NYC Mayor and Presidential Candidate Bill de Blasio Suggests Robot Tax

Sep 13, 2019 | Blog

Our tax attorneys have learned that the mayor of New York City, Bill de Blasio–who is also a 2020 Democratic presidential candidate–has publicly endorsed something referred to as a “robot tax,” as well as the creation of a new government agency to oversee automation. De Blasio recently offered up his recommendation in an opinion article for Wired, where he described the tax as another alternative to Universal Basic Income–UBI–which has the support of de Blasio’s rival, Andrew Yang.

De Blasio’s idea would begin with a new government agency, which would be called the Federal Automation and Worker Protection Agency, or FAWPA. The role of the latter would be to govern the way companies automate jobs and would include strategies such as the removal of tax incentives for automation. According to de Blasio, the agency would also create a “permitting process” for any corporation that displaces workers through increased automation. For example, business owners would be required to provide severance packages to such employees or offer them different work for the same pay.

This actually isn’t the first time we’ve reported on a story regarding the taxation of artificial intelligence. In 2017 a San Francisco Supervisor proposed a robot tax as well.

Robot Tax Would Target Large Companies

De Blasio’s robot tax would target large corporations that phase out specific jobs in lieu of automation without offering new jobs to the employees being ousted. Such businesses would have to place five year’s worth of payroll taxes into a fund and the monies would then be used to develop high-employment, labor-intensive infrastructure projects. These projects would ultimately create new jobs in areas such as green energy and healthcare. Workers who lost their jobs due to automation would then be guaranteed positions in these fields at wages comparable to those earned before automation forced them out.

De Blasio stated that the current Universal Basic Income system is “woefully inadequate,” with Yang’s version only guaranteeing workers $12,000 a year. He stated that in contrast, the plan he recommends would fix this, as well as many of the other problems associated with the UBI system.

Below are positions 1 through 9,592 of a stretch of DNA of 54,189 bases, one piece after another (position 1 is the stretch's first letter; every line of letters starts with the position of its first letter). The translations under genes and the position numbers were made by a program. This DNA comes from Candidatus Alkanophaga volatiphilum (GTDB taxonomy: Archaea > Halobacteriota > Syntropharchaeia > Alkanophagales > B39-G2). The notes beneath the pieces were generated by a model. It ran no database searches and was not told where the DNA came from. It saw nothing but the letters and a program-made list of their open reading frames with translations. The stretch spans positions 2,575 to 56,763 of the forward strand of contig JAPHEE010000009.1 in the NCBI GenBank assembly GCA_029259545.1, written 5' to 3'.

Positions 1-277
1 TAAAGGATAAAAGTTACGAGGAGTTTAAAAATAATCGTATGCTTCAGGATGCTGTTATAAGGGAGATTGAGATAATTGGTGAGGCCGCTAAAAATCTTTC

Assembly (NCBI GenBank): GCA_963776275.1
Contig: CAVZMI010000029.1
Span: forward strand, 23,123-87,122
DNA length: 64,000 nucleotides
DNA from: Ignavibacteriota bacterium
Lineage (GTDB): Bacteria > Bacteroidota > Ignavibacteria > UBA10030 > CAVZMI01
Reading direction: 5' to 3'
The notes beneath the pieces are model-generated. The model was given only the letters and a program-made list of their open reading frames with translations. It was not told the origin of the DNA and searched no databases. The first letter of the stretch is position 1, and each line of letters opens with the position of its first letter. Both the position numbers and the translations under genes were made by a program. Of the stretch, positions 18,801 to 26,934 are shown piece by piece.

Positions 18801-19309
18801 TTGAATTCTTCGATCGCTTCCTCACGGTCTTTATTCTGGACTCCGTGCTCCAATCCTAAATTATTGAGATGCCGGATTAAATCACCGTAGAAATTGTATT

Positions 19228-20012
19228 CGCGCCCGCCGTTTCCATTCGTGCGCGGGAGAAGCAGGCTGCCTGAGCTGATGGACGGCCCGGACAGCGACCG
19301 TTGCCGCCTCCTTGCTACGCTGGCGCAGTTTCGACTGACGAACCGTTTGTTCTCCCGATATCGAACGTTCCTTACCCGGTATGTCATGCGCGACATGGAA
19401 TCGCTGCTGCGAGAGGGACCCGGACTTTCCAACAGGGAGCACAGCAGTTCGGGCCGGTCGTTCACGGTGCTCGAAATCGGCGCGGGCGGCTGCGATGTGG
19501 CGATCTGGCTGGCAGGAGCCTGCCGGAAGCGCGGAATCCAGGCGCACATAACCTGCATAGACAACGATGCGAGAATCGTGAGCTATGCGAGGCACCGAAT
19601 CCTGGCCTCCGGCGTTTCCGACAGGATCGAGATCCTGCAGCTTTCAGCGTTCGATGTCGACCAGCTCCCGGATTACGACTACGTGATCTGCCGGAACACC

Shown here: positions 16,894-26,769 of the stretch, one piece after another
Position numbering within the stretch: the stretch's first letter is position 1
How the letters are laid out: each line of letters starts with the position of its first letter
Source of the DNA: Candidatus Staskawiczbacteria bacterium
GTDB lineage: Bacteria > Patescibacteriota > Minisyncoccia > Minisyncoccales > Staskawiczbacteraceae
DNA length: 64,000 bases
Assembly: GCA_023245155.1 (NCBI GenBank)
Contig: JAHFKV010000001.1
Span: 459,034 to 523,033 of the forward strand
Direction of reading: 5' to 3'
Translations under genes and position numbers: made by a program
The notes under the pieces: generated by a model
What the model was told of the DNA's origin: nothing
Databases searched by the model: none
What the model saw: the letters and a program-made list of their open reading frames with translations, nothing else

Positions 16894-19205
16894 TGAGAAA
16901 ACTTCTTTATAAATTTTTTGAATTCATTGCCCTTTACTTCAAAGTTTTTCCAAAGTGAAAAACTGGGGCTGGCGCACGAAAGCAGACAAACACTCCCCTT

De Blasio’s Goal a Work-Filled Future

Others have also harshly criticized UBI for additional reasons, such as the fact that the program cannot adequately solve employment problems on a large scale, and also has the potential to displace existing social programs. De Blasio claims that ultimately, UBI fails to notice the inherent value of jobs and essentially substitutes a monthly check for meaningful employment.

Robot Tax Supported by Other Well-Known Individuals

Other high profile individuals take a similar stance on the issue of automation and the elimination of jobs. For example, Bill Gates has stated that robots are taking jobs away from the humans who need them, and that this trend can be temporarily slowed down if governments tax such companies for doing so. Gates discussed the idea as far back as 2017, and recently stated that a robot tax could finance jobs such as those involved with caring for the elderly or working with youngsters in public schools. Democrat candidates, including Senator Bernie Sanders (I-VT) have also criticized the UBI and come out in favor of the robot tax. 

De Blasio’s robot tax remains hypothetical for now, as he stated he may leave the race unless he qualifies for October’s Democratic debates.  However, our tax attorneys think perhaps we have not heard the last about this tax and will watch for information concerning the robot tax in the future.

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